Well, it's a bit of a story here again and I'm okay to share it with you. It's a bit of a personal one. But five years ago I was really thinking heavily of what I should do. Is my carrier the right one? Should I continue? And I had a little bit of an increasing dissonance with what I was doing, the aim of what I was doing. I was in advertising to remind, so pushing for consumption. And then at the same time, my son, who was teenager back then, was asking himself a lot of questions about his own future. And he asked us as well a lot of questions. And one day at dinner time, he looked at me in the eyes and said, Mom, I don't understand what you're doing. This job, I never do it. And that was the first lap in the face I had. The second was when I went with him to the Greta Thunberg demonstrations. And I swore to myself that day that I would be the one wearing, carrying those posters and not him in the future. So that was a big point in my life where I decided I need to change something. I need to put my skills to the benefit of positive missions. And this is when I decided to quit my job, my comfortable seat, and then dedicate all my time to positive missions. So at that point I was still completely lost and it was a complete blank sheet of paper. And I decided then to go back to study and understand better the sustainability world, which I did. And then step by step, you explore and you explore and touch what you maybe you want to do and you're good at. And then I discovered that it could be awareness, it could be communicating. I mean, I was 20 years in communication, so it's not a surprise. And then I always dedicated, I was always passionate about digital. And on my way, I had the luck to meet wonderful people working on the digital sector sustainability. I discovered their tool we talked about after and I thought, it's brilliant, I can do that. I can be an ambassador of this. I'm pushing for more questionable and more frugal ways of doing digital.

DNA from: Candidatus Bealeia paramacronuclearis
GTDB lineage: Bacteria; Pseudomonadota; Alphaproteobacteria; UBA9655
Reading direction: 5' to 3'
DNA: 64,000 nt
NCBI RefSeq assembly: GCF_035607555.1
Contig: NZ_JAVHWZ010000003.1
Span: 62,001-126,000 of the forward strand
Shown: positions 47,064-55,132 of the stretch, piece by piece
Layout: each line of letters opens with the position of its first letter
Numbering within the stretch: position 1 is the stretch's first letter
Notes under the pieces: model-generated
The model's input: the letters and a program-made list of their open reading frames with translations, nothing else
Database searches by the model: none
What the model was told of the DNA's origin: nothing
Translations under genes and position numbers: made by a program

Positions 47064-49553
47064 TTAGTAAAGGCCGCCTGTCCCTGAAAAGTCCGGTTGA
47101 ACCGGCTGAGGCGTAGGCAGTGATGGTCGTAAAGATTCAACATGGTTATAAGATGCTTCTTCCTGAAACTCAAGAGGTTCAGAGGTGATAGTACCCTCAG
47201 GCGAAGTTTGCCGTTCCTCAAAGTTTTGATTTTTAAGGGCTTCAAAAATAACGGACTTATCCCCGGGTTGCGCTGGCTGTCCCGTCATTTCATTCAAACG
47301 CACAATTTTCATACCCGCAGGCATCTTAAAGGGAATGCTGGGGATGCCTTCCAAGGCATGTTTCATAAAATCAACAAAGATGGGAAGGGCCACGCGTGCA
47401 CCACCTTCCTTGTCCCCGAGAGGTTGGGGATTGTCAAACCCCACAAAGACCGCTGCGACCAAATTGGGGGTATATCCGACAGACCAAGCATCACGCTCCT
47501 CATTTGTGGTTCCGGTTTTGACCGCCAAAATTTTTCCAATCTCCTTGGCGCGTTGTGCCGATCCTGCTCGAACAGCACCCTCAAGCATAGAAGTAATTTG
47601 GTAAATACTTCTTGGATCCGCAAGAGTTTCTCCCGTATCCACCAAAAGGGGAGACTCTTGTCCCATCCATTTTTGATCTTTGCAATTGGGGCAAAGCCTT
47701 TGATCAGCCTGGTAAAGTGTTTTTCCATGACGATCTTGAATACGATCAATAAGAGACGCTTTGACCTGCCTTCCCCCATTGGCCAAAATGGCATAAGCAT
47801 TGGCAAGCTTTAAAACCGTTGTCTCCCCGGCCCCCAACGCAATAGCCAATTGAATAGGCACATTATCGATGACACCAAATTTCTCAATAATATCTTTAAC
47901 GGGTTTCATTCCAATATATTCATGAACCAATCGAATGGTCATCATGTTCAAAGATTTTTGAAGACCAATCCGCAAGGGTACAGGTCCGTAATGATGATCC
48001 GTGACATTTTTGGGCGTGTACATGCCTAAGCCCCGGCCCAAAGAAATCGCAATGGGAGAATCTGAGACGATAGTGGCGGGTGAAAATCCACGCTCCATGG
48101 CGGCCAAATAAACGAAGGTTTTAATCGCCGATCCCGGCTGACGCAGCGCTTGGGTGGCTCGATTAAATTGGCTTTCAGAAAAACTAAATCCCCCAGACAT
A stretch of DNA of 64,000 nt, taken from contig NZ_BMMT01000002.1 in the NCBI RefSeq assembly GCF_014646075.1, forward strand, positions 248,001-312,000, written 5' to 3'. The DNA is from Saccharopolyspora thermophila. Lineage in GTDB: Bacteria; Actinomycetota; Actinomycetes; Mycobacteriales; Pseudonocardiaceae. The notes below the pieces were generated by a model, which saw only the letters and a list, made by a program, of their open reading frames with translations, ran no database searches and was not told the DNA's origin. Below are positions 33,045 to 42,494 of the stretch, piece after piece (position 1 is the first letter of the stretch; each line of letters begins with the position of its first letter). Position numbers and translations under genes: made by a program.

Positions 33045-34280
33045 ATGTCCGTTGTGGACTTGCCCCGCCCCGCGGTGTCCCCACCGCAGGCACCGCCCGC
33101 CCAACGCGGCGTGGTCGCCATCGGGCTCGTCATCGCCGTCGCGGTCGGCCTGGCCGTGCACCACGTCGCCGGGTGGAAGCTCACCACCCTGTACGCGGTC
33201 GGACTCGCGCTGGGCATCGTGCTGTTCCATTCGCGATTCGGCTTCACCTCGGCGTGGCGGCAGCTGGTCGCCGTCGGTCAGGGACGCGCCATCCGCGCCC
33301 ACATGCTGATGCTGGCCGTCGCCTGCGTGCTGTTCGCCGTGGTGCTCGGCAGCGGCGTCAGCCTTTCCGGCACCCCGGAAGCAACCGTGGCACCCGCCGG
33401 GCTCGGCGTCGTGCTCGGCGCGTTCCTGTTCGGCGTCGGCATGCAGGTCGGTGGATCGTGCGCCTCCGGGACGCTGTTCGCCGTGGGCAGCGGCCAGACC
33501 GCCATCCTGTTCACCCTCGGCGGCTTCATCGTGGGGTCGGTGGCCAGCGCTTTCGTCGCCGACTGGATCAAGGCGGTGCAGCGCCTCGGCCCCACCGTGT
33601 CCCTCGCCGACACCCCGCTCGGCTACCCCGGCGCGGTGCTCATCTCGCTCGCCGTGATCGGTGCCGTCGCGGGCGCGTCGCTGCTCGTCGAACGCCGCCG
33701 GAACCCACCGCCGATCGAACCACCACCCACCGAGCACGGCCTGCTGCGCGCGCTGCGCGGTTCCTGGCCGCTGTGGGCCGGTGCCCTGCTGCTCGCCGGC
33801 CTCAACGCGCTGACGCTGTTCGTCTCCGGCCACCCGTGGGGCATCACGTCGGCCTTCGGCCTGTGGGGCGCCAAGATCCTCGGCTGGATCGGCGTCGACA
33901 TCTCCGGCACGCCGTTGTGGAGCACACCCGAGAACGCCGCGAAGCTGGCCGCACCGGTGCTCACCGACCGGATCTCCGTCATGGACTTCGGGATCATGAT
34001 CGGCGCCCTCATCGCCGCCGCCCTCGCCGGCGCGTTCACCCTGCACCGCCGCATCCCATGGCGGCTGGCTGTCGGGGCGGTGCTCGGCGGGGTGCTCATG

Gaël
That's a very impressive story. The wake up call coming from the children. Not the first time I heard it. I think it's quite interesting in our generation that it's our children pushing us to our limits and making us realize that we might have some stuff to change for the second half of our professional career. But you also became an entrepreneur?

Sandra
Yes, Totally. You know you would have told me five years ago, you will become an entrepreneur one day I would say no. I would laugh at their face and say, no, I'm not an entrepreneur. And then I realized during that whole change of life that you need to explore and you need to be open to everything. And I realized that actually stone after stone, I met brilliant people, really inspiring people. And I discovered that I could also create things myself. And in the awareness space, I thought, there is so much to do because we are facing a world where scientists have tried to tell us that it's urgent, that the world is burning, that we need to do something but without having a real impact. So how do you do that? And I thought, there is a big space here also with scientific matters to simplify it and to make it so accessible to the people that they actually recognize has a space, especially a space within the business environment. And this is when I met someone great, Frederic. And we created a tool we were absolutely convinced of, because it was missing for businesses to address climate change. So we developed a conference format, and this is where it all started. And I said, okay, now I need to build my company and set up my own company then. Yeah.

Gaël
It's very interesting because I remember Ollie Burch giving a lecture at the climate action tech community and enlisted the three main issues when you talk about sustainability and the very first one was like humans are super good at solving simple problem and they're super bad at solving big complex problem and they need to split it into smaller pieces to make them actionable. So I guess when you face something as big as okay climate change, how you split it into smaller pieces of chunk, how you make it understandable without

Sandra
Being two scientist. Yeah. Well, we developed we have few ingredients in our format or conference format, and one is the visual storytelling. So visualization, first of all, we work together with a creative director who's highly involved into sustainability topics. He lives actually in Vancouver, he's brilliant and he's doing a lot already in this. And we love the way he drew. So it's a big drawing that we've got. And then we use storytelling to go through this drawing. This big drawing with our audience and the other ingredients is about interactivity. It can't be anymore a descending lecture to get people close to the knowledge and also let them recognize that they actually know already something and be part of this learning path together. So the format we've developed is actually interactive, so interactive that people can't really relax and they always need to be with us and respond to questions. So they are simulated every two to three minutes roughly.